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RED LINE

.

are

on nd

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BACK BAY

DR IV

E

.

yt Fo rs

MBTA TRACKS ABOVE GROUND

Ch

arle

42

43

MASSACHUSETTS STATE HOUSE

44 46

EMERSON COLLEGE

LIN E

.75 Mile

nt St. Tremo

BOYLSTON

45

SUFFOLK UNIVERSITY

PARK STREET CHURCH

PARK ST.

1 Mile

ORAN

GE LINE

NEW ENGLAND MEDICAL CENTER

Ave.

CHINATOWN

C H INATOWN

D OR CH EST E R

GOV’T CENTER

DOWNTOWN CROSSING LINE

Blue Hill

CHARLES /MGH

BE AC O N HI L L

BOSTON COMMON

41

Regulations: Please see posted regulations because they vary from park to park. In most of the parks, dogs must be on leash. .5 Mile

. s St

S OUT H EN D

PARKING

TOT LOT PLAYGROUND PICNIC AREA

PUBLIC GARDEN

40 39

St.

FE NW AY

St.

VISTA RESTROOMS

.25 Mile

ARLINGTON

MBTA STATION

GE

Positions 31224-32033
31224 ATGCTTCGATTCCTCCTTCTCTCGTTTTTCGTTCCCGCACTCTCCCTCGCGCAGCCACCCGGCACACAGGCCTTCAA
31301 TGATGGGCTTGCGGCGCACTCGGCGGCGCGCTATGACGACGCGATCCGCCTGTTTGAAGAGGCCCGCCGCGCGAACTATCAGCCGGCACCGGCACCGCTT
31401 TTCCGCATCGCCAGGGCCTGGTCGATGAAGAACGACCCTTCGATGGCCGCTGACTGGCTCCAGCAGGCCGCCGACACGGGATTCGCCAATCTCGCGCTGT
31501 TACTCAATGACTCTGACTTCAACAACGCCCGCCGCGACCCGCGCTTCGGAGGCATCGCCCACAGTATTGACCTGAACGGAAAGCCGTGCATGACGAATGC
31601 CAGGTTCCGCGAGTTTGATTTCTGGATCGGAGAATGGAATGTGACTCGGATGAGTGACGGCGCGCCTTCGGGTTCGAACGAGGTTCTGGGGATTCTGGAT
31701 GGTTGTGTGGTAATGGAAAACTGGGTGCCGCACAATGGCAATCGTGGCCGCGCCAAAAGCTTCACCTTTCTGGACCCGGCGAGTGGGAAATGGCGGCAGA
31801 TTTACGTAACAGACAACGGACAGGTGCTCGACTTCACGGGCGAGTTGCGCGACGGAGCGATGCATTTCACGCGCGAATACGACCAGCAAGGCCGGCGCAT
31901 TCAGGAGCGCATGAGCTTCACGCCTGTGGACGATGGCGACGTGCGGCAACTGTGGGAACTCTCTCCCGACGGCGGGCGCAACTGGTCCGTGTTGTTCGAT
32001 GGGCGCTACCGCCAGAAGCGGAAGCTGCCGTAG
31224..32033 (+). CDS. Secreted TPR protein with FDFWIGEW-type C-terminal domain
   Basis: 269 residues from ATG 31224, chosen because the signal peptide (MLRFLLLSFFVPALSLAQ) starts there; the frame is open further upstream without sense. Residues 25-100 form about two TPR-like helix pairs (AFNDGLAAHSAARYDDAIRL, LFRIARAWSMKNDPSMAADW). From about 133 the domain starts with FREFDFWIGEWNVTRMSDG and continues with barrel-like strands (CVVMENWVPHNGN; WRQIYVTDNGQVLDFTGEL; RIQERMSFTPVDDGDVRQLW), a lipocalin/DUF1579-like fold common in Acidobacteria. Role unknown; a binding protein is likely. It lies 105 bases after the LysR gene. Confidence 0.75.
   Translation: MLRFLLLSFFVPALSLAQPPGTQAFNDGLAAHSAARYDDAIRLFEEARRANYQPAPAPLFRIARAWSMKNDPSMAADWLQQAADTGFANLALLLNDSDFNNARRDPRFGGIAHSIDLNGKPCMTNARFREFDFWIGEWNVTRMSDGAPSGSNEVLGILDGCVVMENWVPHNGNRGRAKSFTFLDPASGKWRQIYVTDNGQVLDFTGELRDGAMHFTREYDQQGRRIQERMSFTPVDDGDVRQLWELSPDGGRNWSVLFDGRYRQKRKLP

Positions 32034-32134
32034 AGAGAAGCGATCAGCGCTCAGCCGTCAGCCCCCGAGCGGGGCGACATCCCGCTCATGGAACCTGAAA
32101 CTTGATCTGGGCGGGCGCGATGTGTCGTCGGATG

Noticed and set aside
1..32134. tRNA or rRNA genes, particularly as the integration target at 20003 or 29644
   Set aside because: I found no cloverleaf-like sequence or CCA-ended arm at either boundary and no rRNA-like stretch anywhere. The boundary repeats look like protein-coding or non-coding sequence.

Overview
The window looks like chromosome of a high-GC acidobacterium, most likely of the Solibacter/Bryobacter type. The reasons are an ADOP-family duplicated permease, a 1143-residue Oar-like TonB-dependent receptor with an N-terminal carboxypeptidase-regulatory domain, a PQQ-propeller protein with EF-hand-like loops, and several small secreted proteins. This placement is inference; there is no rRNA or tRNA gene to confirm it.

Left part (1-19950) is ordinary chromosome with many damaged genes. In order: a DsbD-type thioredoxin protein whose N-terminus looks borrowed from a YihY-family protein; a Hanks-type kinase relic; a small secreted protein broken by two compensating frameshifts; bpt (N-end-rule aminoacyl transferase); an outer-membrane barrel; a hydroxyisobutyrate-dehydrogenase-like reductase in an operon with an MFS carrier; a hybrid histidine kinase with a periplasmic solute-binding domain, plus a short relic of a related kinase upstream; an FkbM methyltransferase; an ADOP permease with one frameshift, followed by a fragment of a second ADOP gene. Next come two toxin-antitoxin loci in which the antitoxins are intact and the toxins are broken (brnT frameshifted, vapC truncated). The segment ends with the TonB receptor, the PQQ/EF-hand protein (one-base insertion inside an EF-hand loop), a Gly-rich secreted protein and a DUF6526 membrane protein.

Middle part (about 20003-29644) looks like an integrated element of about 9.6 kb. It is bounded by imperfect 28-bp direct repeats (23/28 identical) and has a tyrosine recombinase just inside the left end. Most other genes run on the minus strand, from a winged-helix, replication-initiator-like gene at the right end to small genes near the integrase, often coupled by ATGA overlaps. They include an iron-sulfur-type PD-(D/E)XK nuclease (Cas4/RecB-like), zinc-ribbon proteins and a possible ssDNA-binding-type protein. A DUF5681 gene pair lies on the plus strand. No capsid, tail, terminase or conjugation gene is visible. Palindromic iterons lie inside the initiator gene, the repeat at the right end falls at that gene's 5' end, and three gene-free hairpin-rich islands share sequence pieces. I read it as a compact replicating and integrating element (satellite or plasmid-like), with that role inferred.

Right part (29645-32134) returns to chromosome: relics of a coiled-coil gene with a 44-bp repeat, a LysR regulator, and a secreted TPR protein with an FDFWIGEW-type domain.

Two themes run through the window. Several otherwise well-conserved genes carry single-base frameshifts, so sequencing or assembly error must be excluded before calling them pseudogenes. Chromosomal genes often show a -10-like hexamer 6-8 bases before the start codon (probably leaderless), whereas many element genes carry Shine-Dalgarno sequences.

St.

V

ARTHUR FIEDLER FOOTBRIDGE

. St

38 37

AN OR

0

FISHER COLLEGE

on ingt Arl

36

EMERGENCY CALL BOX (www.mbta.com)

CAFE

(Franklin Park & Arnold Arboretum only)

. St

LINE

LINE

St.

SUGGESTED BIKE ROUTE ON STREET

PEDESTRIAN ENTRANCE

CAUTION – UNPROTECTED CROSSWALK

ESPLANADE

St.

Cl

Park

St. Sch ool

Glen Rd.

Robeson St.

Montebel

Iffley Rd.

Peter Parley Rd

Park La ne

St

RED

St. ms

llia Wi

lo Rd.

!

SUGGESTED WALKING ROUTE Elm Hil l Ave.

Seaver

th ou tm

on ac Be

OP

ar D

COPLEY

n St.

LO

35

BOSTON PUBLIC LIBRARY NGE

to yls Bo

G

.

PRUDENTIAL

E LIN

W A

Ruggles St.

s rpas ey Ove Cas

Tow er St.

rto n St.

St

EEN

Mo

er

GR

Wa

34 et Ex

MAP DATA MARCH, 2010 SIGNAL-PROTECTED CROSSWALK

PAVED PATHWAYS

(Assuming travel from Arlington Street towards Franklin Park)

4

COMMONWEALTH AVENUE MALL

. St

ORA

LEGEND

Maple St.

5

d

TRINITY CHURCH

ew St.

ldt Ave.

GOLF COURSE

ve. Blue Hill A

iel

LINE

MASS AVE.

SUGGESTED BIKE ROUTE IN PARK

FRANKLIN PARK ZOO

IN

E

LK

LIN

FRANKLIN PARK

EEN

OP

irf Fa

B ACK B AY GREE NE

.

. Dr

IN

LO

te

SYMPHONY

St.

UNPAVED PATHWAYS

Highway

BOSTON SYMPHONY HALL

SOUTH BAY HARBOR TRAIL

V

LK

n Legion

GR

WA

America

es

33

e. h Av

t.

. St

e. Av